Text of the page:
Hence, individual men and women are called upon to become policymakers, to make those determinations, to take their life styles into greater consideration than ever before. By example each individual can inspire surprisingly huge assemblages of people. Ethical solutions, reasonableness, beauty, and inspiration, all have in their favour the force of silent majorities, the equivalent power of chain letters, the quiet seduction of an ideal.
Our species, however has long been engaged in a war against the planet, a pattern that is ecologically insane. We know this to be true by now. Our acknowledgement itself is an act of meditation poised for selfless, even heroic change. Among more and more of the world's religious thinkers, there is a surge of ecologically aware activism. Buddhists in Thailand are fighting to save forests. Jews, Catholics, and Anglicans in the US have sponsored a National Religious Partnership for the Environment. And in late 1997 the leader of some 300 million Orthodox Christians, Bartholomew I, finally declared: "To commit a crime against the natural world is a sin." It was the first time that word - "sin"- has ever been officially linked by the Church to human behaviour towards the environment.
The same week Bartholomew made this pronouncement, demographers also made big news. They had gathered in New York to examine the whys and wherefores of a silent revolution under way. In a not altogether unexpected trend, an inexplicable dynamic was shown to be at work, affecting smaller families in at least 45 countries. The demographers predicted that, by the year 2015, 88 "countries and territories will have replacement levels at or below 2.1 children per woman". Granted, few of those countries cited were among the high-population nations, yet the pattern seemed to be spreading.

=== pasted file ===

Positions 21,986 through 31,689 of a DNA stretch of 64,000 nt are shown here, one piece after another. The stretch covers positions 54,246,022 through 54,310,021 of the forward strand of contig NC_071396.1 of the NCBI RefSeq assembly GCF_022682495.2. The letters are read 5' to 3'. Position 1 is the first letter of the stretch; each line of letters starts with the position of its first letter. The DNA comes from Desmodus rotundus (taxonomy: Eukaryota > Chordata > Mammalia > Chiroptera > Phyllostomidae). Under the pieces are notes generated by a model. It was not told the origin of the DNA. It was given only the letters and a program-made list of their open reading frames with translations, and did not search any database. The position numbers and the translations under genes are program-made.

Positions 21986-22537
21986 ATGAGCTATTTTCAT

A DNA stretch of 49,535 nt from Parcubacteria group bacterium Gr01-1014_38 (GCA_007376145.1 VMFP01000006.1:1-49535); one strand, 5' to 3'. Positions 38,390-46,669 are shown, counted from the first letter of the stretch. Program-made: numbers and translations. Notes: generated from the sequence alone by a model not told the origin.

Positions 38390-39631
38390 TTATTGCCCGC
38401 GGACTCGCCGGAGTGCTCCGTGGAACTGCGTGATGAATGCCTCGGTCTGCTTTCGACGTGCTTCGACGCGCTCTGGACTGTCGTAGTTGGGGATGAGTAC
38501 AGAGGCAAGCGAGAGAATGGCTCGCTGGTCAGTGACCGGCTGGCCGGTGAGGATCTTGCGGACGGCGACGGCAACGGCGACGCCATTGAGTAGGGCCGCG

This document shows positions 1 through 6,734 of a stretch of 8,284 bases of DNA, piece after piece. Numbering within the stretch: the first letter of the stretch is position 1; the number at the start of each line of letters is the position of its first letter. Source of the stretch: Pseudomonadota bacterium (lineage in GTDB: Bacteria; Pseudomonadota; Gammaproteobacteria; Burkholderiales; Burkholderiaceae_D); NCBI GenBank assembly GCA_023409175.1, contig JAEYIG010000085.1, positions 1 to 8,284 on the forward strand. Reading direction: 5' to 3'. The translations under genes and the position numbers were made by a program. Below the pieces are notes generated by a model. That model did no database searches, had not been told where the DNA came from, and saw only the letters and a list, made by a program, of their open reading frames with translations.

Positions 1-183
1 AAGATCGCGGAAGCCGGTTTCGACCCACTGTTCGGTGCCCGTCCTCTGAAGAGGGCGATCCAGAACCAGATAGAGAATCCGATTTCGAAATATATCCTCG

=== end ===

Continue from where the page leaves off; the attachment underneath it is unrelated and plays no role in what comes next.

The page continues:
We must remain optimistic if such new trends and attitudes are to gain fuel; to augur the kind of changes necessary to preserve the planet. Our children need to be informed and inspired, not daunted. Although the planet is held captive by much that defines our personality and behaviour, that aggression and its myriad tragedies need not be destiny.
But, in refashioning global fate beyond simple hope, certain sobering truths must be firmly absorbed and embraced. First among them is the harrowing truth that our species' fertility is out of control, even after half a century of family planning efforts. Based on current global fertility trends, we will number at least 12 billion people late in the 21st century. Second, our consumptive patterns are disastrous. Habitat is vanishing, or burning up, and species are disappearing, or verging on disappearance, at a rate of between 10 and 800 per day. Fertility trends and consumptive patterns can change, and they must. It all hinges upon personal choices.
Throughout human history, hope and dread have always mingled. But never before have the risks been so permanent. Paradise is here, now, if only we will own up to it, accept it, and do our part to keep it true. We must be prepared for a lifetime of service and diligence. The ethical and ecological responsibilities that being human entails will only increase as humanity finally comes of age.
Michael Tobias is the author of `World War III: population & the biosphere at the end of the millennium', published by Continuum Publishers, New YorkReuse content